Stefflbauer is a Middle East expert and the founder and CEO of FrauenLoop, a computer programming school for resident, immigrant and refugee women in Germany. She is a Public Voices Fellow with The OpEd Project.
If you’re tired of hearing individuals weakly apologize for racism, then you’re probably exasperated by technology companies that do the same thing. The latest technology bias story has Instagram apologizing for adding “terrorist” to some Palestinian user profiles. That news provides another example of how tech companies regularly amplify social discrimination. Rather than being an alleviator of racial bias and a tool of racial justice, online technologies have the power to super-charge the dissemination of dehumanizing stereotypes and racist, sexist labels. Whereas, previously, you might have risked facing one person’s biased opinions off-line, online technologies can now reduce millions of people to stereotypes and caricatures that its victims are powerless to fight.
Black people already know that technology can be discriminatory, whether it identifies a person as an ape or fails to work altogether when dark-skinned people use it. Women have been raising alarms about bias in tech for years, as was the case when a secret Amazon hiring algorithm was found to discriminate against women. Or when Apple Pay’s credit algorithm awarded women lower credit scores than men. But women and Black people aren’t alone: In 2017, Chinese customers received refunds from Apple after claiming that the iPhone X face recognition couldn’t tell them apart. These examples show that technology is able to replicate human biases, in part, because discrimination by humans is restricted by law, while discrimination via computerized technologies oftentimes is not.
The public is quick to assign blame when it comes to people who are found to behave in a discriminatory manner. However, when technology products encourage discrimination, the public response may be too little, or come too late. For Rohingya, Turkish, Uighur and now Palestinian Muslims, a legal settlement after the fact may not be as effective as proactive regulations that prevent discrimination in the first place.
As a Black American, I am witness to repeated discrimination in our country by police and educational figures who choose to treat people differently based solely on their race. As a scholar of Middle East history who spent years studying in North Africa and the Arab Levant, I see the same type of bigotry encoded into popular technologies. To be sure, you don’t need to personally suffer discrimination in order to recognize that it’s wrong. Many American Jews, for example, protested against the discriminatory treatment of Black Americans during the U.S. civil rights era. Today, Jewish Voice for Peace is publicly taking a stand against bigotry towards other groups. You don’t need to be Arab or a Muslim to recognize that tech companies discriminating against those groups leads us to becoming a two-class society — something this country has seen before.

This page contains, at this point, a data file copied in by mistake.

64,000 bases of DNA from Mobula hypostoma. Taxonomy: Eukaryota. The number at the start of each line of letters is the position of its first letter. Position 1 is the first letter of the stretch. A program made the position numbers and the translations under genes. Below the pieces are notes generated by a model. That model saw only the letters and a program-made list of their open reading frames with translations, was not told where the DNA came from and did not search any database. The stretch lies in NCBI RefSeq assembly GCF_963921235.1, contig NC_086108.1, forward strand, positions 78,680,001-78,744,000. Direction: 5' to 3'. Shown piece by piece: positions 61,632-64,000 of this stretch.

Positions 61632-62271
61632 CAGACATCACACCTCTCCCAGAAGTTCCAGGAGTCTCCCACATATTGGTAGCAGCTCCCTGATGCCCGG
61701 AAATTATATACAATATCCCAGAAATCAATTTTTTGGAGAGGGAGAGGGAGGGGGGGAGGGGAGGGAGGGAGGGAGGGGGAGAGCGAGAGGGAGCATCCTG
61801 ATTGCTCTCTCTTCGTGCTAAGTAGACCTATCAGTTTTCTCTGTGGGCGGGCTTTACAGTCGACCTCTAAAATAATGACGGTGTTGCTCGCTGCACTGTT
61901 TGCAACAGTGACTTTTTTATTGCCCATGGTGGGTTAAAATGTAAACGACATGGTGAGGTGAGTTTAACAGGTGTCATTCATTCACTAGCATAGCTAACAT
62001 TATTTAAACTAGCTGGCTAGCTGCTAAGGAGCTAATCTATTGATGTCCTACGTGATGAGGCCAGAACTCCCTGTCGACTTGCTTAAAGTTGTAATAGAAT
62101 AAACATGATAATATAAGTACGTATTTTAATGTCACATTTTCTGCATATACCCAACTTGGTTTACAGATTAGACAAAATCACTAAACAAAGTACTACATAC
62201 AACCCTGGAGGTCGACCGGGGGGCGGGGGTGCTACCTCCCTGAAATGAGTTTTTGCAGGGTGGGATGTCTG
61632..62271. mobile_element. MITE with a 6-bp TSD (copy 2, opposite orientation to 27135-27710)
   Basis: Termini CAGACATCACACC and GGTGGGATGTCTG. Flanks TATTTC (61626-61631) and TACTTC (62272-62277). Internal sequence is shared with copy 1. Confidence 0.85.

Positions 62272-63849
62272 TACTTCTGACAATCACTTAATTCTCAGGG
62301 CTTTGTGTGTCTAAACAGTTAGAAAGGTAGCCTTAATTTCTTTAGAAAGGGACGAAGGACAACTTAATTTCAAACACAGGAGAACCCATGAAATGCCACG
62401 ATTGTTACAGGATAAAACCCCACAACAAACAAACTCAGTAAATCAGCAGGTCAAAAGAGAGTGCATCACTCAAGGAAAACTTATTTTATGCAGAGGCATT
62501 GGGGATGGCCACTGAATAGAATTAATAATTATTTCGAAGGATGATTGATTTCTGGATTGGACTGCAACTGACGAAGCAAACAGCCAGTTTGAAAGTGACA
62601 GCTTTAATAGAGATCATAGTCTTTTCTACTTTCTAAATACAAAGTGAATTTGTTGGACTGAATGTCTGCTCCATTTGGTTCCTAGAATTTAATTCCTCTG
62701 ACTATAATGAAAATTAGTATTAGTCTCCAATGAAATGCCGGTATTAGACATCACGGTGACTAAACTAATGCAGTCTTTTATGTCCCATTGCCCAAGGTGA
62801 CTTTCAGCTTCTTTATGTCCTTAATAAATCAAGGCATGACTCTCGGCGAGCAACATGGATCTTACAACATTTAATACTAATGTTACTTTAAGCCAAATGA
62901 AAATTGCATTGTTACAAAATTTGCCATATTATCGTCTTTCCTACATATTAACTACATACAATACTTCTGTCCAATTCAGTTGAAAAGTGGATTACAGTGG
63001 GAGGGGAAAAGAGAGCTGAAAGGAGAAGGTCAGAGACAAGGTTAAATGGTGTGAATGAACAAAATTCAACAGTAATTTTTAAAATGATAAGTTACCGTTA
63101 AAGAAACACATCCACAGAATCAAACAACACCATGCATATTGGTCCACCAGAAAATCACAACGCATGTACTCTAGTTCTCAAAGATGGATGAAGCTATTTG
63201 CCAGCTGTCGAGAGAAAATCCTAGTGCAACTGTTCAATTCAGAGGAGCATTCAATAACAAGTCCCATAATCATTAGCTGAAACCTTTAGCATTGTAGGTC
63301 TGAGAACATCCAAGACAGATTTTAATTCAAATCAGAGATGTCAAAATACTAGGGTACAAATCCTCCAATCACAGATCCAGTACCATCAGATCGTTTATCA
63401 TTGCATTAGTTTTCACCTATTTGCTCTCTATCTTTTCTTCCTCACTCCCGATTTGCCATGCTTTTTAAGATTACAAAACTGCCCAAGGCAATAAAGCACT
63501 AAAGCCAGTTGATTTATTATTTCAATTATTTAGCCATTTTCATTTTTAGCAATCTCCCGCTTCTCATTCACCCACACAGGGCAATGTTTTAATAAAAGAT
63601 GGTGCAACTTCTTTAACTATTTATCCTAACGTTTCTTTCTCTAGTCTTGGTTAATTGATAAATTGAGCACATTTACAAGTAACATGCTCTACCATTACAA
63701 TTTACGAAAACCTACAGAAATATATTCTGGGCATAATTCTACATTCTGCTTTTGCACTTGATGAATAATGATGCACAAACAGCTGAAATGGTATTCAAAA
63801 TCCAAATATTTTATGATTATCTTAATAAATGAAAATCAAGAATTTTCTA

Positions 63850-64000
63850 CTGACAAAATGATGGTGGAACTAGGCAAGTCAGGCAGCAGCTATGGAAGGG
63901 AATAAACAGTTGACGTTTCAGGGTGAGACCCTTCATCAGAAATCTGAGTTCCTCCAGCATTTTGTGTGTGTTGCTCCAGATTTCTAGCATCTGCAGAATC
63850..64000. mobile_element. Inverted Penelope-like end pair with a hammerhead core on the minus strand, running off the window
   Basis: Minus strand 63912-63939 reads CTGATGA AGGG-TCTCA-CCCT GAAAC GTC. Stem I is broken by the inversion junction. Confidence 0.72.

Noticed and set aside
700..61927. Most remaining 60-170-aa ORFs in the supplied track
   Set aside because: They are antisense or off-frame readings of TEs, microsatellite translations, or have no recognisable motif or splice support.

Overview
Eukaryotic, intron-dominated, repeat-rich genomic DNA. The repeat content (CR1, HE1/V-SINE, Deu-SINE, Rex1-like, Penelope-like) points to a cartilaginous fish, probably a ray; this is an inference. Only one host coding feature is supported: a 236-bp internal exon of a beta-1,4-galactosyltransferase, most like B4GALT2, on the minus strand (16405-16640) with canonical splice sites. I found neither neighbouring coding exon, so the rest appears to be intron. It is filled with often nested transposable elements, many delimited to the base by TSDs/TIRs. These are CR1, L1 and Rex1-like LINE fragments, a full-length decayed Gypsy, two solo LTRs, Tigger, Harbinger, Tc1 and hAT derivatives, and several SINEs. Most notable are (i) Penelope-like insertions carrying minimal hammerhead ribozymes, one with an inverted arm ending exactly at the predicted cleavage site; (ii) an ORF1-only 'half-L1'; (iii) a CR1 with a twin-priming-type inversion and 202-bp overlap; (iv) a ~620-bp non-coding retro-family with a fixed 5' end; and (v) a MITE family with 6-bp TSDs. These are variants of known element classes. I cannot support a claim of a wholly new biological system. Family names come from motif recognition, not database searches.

It’s time for unequal treatment of consumers by the largest tech companies on earth to end. Remember the fictional country Wakanda depicted in the movie “Black Panther”? That film drew millions of viewers worldwide in 2018, partly because audiences of color knew that they would visit a place where racial stereotypes would not appear. Tech companies have been promising people of color an online Wakanda for years, but none of them — not even Mark Zuckerberg’s immersive Metaverse — have delivered. We never know when harmful social or cultural biases will show up, but whether it is chatbots, algorithmic photo filters or predictive algorithms, examples of tech-enabled discrimination still abound.
When we have leaders in Congress who either don’t understand tech or don’t care, and a tech industry that seemingly is more concerned with profits than justice, it is up to citizens to make a difference. We can speak up in protest, the way that people all over the world are protesting against the spread of offline ethnic and racial discrimination and violence. We can also write to elected representatives to demand appropriate regulation, audits and heavy fines for companies whose technology biases harm us all by stereotyping us or by arbitrarily labeling us as “undesirables.”
With the integration of artificial intelligence into our lives at an ever increasing rate, now is the time to take action to prevent human biases getting regurgitated by technology. As the latest Instagram example proves, that future may already be here.